The Family magazine (Google eBook)

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Page 464 - Cold is thy brow, my son! and I am chill As to my bosom I have tried to press thee ! How was I wont to feel my pulses thrill, Like a rich harp-string, yearning to caress thee, And hear thy sweet ' My father /' from these dumb And cold lips, Absalom ! "But death is on thee.
Page 36 - Come, my Corinna, come; and, coming, mark How each field turns a street, each street a park Made green and trimm'd with trees: see how Devotion gives each house a bough Or branch: each porch, each door, ere this An ark, a tabernacle is, Made up of white-thorn neatly interwove; As if here were those cooler shades of love.
Page 36 - Besides, the childhood of the day has kept, Against you come, some Orient pearls unwept. Come, and receive them while the light Hangs on the dew-locks of the night, And Titan on the eastern hill Retires himself, or else stands still Till you come forth ! Wash, dress, be brief in praying: Few beads are best when once we go a-Maying.
Page 359 - Ira furor brevis est : animum rege, qui nisi paret, imperat ; hunc frenis, hunc tu compesce catena.
Page 464 - The soldiers of the king trod to and fro, Clad in the garb of battle ; and their chief, The mighty Joab, stood beside the bier, And gazed upon the dark pall steadfastly, As if he feared the slumberer might stir.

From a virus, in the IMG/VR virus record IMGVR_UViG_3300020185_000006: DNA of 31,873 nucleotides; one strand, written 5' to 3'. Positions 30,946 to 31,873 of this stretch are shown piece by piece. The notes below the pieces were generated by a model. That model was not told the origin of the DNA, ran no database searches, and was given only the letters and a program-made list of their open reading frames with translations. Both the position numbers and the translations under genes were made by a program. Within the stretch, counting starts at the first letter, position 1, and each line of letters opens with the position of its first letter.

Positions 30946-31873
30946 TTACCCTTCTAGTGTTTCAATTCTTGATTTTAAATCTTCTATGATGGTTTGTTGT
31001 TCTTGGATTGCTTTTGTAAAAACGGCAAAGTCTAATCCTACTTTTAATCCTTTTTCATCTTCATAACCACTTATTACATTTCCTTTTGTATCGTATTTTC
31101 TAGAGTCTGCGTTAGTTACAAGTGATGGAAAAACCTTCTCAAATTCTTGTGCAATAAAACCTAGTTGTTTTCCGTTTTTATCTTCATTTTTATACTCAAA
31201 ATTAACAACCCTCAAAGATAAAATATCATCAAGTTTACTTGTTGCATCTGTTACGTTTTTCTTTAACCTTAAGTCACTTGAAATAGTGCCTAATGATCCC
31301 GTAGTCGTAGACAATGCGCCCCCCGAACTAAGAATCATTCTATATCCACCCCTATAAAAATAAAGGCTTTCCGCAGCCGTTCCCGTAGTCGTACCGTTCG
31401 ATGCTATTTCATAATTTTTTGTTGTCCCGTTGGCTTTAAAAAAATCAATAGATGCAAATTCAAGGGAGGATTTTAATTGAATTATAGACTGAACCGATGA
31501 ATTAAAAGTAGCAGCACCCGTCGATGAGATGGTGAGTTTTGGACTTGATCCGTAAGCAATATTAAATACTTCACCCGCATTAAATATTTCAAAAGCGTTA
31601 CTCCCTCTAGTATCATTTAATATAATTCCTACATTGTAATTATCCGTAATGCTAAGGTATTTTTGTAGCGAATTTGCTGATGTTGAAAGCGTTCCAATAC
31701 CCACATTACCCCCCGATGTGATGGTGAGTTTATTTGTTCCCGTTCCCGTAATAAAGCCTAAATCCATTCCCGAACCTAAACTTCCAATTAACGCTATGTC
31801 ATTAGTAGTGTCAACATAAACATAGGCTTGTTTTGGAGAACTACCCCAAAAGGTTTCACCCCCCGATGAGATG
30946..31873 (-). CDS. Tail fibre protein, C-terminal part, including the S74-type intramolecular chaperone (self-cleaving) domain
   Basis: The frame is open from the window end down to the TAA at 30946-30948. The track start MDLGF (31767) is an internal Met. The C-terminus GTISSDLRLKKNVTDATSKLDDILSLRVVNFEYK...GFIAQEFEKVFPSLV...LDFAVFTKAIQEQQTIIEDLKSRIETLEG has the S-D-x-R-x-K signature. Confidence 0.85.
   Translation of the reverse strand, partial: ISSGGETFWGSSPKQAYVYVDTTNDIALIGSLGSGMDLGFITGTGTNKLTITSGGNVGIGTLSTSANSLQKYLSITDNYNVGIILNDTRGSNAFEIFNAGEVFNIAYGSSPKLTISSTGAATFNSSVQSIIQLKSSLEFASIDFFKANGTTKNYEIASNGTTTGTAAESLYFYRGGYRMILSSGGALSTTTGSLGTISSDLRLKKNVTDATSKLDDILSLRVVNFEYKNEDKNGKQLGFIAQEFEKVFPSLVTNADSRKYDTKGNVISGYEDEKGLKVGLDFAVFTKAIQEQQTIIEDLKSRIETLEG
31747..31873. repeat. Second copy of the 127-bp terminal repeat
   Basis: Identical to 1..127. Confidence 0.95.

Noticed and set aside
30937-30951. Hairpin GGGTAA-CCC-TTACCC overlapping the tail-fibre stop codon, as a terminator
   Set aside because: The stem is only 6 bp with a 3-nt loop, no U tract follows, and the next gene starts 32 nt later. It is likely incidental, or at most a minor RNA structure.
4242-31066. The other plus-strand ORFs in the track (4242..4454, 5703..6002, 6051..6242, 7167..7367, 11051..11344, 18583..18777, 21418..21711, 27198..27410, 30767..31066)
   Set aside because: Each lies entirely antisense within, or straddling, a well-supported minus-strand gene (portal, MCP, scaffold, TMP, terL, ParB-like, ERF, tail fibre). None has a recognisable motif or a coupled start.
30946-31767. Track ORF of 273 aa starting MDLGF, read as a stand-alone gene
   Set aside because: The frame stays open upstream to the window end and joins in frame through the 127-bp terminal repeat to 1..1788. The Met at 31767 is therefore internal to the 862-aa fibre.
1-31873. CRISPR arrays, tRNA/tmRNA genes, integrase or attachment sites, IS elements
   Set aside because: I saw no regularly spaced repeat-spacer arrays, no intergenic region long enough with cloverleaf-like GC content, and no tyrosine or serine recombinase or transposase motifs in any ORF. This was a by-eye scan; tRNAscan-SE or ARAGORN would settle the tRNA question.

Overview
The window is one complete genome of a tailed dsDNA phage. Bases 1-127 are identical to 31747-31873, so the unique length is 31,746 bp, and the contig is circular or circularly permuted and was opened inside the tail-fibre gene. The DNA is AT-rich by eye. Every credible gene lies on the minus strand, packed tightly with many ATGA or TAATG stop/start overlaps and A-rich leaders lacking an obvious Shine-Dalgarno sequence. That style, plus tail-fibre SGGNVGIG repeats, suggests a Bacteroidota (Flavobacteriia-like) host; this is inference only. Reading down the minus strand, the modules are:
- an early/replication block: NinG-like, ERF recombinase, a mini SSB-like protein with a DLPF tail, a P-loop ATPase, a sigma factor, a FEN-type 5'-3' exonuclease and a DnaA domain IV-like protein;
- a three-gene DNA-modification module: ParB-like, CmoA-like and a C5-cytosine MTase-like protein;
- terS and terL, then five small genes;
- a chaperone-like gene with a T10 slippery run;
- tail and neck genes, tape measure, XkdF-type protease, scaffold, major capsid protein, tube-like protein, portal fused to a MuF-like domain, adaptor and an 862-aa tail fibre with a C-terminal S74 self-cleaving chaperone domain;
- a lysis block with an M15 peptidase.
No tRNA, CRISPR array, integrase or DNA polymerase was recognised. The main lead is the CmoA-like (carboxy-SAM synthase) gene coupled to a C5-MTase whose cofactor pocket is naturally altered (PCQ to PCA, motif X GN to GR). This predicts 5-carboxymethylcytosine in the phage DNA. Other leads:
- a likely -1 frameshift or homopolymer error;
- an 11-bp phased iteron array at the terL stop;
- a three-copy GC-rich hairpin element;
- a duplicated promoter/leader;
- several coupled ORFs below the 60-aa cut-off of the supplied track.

Page 37 - This I give to thee, preserve thou my horses ; this to thee, preserve thou my sheep ; and so on.' After that, they use the same ceremony to the noxious animals : ' This I give to thee, O fox ! spare thou my lambs ; this to thee, O hooded crow ! this to thee, O eagle...
Page 463 - Jerusalem ; and now he stood, With his faint people, for a little rest Upon the shore of Jordan. The light wind Of morn was stirring, and he bared his brow To its refreshing breath ; for he had worn The mourner's covering, and he had not felt That he could see his people until now. They gathered round him on the fresh green bank, And...
Page 463 - Their glassy rings beneath it, like the still, Unbroken beating of the sleeper's pulse. The reeds bent down the stream : the willow leaves, With a soft cheek upon the lulling...
Page 36 - Rise and put on your foliage, and be seen To come forth, like the spring-time, fresh and green, And sweet as Flora. Take no care For jewels for your gown or hair: Fear not; the leaves will strew Gems in abundance upon you: Besides, the childhood of the day has kept, Against you come, some orient pearls unwept.
Page 35 - Nay! not so much as out of bed; When all the birds have matins said, And sung their thankful hymns; 'tis sin, Nay, profanation to keep in, When as a thousand virgins on this day Spring, sooner than the lark, to fetch in May.

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